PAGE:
The other part with the main outbuildings and the house of the caretaker and his wife was bought thereafter in two stages before the end of the century.
6) How did you go about buying your property? Was it difficult?
Yes it was difficult. This property stayed in the same family for more than four centuries. The last Chamisso died in 1902. It was then sold and came on the market again in the 90s. But the inheritors didn’t want to sell all at the same time. There was even a plan to transform the remaining part into a campsite right at our doorstep, which caused us quite some sleepless nights. In the end, I managed to buy it all – all the buildings and six hectares of gardens, an orchard and a park; most of the farmland and woods that once belonged to the lords of Villers (and some other villages) had been lost and sold long before.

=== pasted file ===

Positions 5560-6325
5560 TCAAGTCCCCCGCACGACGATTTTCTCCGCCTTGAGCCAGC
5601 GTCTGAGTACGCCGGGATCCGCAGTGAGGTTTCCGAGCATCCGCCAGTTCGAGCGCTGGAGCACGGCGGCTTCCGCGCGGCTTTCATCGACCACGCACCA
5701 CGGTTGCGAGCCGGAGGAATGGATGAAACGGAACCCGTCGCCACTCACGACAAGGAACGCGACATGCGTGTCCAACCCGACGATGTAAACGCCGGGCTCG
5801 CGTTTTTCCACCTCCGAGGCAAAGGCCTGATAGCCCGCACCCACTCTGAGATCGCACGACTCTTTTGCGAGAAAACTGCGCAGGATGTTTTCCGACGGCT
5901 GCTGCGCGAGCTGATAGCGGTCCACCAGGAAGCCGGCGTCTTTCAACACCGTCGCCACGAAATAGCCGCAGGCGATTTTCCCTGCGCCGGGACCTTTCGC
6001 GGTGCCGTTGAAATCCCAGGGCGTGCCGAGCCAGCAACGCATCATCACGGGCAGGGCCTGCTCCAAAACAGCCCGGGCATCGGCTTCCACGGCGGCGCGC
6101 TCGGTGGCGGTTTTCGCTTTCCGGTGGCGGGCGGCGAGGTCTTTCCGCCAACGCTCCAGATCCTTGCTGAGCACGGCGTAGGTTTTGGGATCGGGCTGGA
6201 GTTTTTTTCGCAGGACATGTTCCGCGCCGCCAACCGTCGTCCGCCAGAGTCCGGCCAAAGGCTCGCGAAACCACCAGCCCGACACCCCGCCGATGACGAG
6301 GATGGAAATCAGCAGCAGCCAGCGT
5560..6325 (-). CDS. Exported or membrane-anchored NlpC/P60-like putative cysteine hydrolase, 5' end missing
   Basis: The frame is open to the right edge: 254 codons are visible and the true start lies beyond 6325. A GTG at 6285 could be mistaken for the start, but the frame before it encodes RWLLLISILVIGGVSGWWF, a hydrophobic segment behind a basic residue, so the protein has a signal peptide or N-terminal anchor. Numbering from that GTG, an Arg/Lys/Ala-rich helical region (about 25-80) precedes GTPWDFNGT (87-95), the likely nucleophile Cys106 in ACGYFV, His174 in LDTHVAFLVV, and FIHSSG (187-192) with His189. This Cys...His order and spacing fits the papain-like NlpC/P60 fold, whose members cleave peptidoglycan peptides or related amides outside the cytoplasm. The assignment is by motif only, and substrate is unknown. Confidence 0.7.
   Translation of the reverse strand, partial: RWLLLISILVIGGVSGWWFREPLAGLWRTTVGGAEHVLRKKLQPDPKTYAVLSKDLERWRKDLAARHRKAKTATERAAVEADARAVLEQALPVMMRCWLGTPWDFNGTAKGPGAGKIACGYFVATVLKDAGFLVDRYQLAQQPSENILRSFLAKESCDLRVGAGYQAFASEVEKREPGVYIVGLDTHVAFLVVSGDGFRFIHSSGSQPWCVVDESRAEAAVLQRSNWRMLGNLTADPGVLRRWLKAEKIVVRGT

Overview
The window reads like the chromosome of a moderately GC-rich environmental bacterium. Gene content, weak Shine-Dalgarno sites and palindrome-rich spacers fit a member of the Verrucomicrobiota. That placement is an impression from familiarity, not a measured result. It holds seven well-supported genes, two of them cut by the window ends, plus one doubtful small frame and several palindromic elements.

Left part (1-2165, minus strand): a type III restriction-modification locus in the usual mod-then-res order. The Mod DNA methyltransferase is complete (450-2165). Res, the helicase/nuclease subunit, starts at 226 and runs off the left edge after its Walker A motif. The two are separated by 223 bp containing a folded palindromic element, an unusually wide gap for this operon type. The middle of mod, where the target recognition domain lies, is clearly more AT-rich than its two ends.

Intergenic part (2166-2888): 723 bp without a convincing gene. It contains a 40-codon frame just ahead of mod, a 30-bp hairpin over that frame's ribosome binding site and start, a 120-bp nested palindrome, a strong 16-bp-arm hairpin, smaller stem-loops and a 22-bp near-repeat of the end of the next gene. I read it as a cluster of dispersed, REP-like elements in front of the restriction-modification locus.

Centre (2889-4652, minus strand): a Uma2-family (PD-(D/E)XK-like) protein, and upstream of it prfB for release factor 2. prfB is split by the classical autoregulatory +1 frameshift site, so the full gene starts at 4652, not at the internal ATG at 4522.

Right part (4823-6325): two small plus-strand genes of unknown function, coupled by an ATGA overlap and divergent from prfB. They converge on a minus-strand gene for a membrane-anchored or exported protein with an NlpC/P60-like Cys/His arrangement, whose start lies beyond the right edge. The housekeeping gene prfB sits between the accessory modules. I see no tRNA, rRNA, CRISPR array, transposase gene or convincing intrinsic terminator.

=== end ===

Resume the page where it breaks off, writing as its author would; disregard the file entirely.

7) Can you tell me a little about the village of Villers-en-Argonne where the property is located?
Villers is described on old postcards and in travel guides as a charming village on the edge of the Great Forest. Although very close to the Marne and Argonne battlefields, it remained untouched during the First World War. Unfortunately, it was heavily bombarded and burned down in 1940 because of strong French resistance. Its 16th-century church was heavily damaged but magnificently restored and rebuilt in the 50s. It was a miracle that the château survived. Only its roof was partly destroyed and restored in the 50s. But there are still some stigmata on the façade. The beautiful main (Renaissance) entrance still shows the impact of a piece of shrapnel.
The village has a great goat cheese producer with about one hundred goats, and visitors are most welcome. There is also a pony club and an equestrian school.
The village has approximately 280 inhabitants. There is a programmed walking circuit along various idyllic and interesting spots or sights. It’s also a perfect place for fishing and bicycle tours or crossing, and bikes are available.
8) Can you briefly describe the Marne department?